Cocoa farming still remains unattractive to the youth across the country, a cocoa field researcher Seth Adu Agyei has stated.
Speaking to Nana Yaa Mensah on the Asaase Breakfast Show on Wednesday, Seth Adu Agyei said government must assist the youth who expressed interest in going into cocoa farming with some capital.
“The venture is no more lucrative, so they are looking for an alternative, those who think about the future are saving their lands for rubber plantation, and even in the rubber plantation too before you can cultivate a rubber, it also takes seven years and so those who cannot endure such things are giving their lands to illegal miners (galamseyers) for some money,” he said.
Adu Agyei added “So, I will advise the government that once somebody is interested in cocoa farming, then the c has to do something by giving them something so that if the cocoa is not ready, they can rely on the monies that government has given them, otherwise people may not engage in cocoa farming.”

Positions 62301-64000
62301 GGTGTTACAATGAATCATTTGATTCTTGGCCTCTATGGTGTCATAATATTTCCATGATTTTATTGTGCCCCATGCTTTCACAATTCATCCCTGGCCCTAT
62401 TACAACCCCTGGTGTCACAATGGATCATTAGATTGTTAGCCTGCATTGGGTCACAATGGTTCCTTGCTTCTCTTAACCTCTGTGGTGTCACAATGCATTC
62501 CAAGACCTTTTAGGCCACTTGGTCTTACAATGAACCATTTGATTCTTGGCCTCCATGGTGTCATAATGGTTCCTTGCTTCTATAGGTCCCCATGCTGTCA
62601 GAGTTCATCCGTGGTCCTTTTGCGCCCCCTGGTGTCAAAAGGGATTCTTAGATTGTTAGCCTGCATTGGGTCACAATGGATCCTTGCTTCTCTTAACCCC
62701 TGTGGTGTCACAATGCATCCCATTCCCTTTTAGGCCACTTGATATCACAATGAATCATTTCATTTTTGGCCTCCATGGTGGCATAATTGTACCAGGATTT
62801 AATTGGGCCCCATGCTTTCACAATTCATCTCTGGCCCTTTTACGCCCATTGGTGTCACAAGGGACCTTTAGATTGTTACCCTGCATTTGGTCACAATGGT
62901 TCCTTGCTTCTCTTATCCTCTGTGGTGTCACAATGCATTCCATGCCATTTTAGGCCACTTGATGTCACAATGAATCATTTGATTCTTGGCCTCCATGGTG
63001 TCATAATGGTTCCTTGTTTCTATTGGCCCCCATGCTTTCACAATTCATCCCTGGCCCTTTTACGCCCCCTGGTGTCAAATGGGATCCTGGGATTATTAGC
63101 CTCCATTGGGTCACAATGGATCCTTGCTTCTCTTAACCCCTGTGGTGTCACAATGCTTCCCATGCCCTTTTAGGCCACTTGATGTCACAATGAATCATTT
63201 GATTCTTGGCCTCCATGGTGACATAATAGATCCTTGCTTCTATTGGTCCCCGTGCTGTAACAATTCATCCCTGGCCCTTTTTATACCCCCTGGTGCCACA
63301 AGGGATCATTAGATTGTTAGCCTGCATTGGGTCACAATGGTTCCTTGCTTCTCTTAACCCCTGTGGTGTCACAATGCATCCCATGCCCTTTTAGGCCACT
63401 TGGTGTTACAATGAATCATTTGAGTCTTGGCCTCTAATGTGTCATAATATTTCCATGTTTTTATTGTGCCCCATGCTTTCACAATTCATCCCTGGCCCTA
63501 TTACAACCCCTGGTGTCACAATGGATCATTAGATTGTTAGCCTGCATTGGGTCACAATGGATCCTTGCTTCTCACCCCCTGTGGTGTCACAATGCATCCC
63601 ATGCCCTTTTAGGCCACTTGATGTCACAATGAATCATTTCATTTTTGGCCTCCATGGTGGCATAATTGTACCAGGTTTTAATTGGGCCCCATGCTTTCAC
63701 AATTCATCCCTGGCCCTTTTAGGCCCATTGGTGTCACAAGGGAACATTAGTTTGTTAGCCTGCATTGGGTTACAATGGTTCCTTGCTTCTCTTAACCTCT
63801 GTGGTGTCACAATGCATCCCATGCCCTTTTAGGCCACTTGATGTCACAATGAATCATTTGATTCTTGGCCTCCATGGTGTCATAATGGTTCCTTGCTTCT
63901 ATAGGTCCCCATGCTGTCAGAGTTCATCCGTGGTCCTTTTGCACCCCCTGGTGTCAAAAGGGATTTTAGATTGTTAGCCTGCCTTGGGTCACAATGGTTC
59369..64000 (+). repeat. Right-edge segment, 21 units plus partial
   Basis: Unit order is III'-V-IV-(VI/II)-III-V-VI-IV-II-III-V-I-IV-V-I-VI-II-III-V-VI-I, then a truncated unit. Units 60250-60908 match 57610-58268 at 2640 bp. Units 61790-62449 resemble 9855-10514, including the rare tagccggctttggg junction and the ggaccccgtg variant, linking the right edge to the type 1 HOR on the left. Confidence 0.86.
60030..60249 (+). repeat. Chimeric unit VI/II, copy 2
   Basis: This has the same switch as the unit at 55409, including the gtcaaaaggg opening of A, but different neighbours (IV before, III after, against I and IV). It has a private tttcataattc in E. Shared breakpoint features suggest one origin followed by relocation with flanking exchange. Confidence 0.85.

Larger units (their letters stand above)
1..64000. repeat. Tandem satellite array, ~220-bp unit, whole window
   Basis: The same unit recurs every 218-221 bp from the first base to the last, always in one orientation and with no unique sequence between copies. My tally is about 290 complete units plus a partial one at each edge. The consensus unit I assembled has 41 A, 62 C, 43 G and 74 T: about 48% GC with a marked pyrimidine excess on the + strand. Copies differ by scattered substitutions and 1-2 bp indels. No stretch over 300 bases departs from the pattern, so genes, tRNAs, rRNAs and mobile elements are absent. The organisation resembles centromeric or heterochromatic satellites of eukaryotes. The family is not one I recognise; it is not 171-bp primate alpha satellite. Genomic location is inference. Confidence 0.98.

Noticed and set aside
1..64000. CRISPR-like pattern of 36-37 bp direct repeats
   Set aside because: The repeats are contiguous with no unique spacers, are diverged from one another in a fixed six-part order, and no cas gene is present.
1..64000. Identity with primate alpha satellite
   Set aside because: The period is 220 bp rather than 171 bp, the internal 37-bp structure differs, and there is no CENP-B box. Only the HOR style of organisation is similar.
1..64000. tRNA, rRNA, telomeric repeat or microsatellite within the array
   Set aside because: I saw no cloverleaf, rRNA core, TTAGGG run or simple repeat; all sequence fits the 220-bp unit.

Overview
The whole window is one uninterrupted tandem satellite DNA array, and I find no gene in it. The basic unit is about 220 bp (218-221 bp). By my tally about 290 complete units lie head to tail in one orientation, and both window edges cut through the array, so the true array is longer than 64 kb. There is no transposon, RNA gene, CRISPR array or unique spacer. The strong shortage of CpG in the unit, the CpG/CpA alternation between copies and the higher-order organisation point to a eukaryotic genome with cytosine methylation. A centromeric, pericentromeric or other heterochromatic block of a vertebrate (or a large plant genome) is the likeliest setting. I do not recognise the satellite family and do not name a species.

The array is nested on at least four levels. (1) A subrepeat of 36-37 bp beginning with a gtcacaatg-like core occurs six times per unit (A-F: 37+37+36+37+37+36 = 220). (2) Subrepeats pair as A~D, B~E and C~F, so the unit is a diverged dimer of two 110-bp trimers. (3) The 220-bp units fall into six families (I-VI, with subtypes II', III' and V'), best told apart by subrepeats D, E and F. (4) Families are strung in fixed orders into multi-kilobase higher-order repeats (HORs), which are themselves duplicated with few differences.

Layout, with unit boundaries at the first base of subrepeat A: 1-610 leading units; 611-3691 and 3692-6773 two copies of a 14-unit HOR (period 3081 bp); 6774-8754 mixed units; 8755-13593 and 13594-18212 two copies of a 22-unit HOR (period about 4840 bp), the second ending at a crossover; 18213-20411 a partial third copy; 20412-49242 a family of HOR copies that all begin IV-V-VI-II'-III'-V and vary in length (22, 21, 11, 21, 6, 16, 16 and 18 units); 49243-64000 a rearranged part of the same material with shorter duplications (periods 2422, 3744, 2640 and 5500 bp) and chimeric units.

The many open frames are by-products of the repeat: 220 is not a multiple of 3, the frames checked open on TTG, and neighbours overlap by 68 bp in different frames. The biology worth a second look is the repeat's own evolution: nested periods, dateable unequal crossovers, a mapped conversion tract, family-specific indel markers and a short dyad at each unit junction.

He is of the view that despite the reduction in the yielding period for cocoa from 7 to about 4 years, many youths are not motivated to go into cocoa farming.
“Initially the plans that we were having, before you can harvest the cocoa unless seven years but at the moment the seeds or plants that we have takes about 3 to four years “… aside acquiring the land and other things “
Meanwhile Kojo Hayford managing editor of Cocoa Post who also spoke on the programmes says government must come with an initiative that can make land acquisition for cocoa farming easy for the youth.
He however described the introduction of the living income differential and the cocoa farmer pension scheme by government as a game changer in the sector.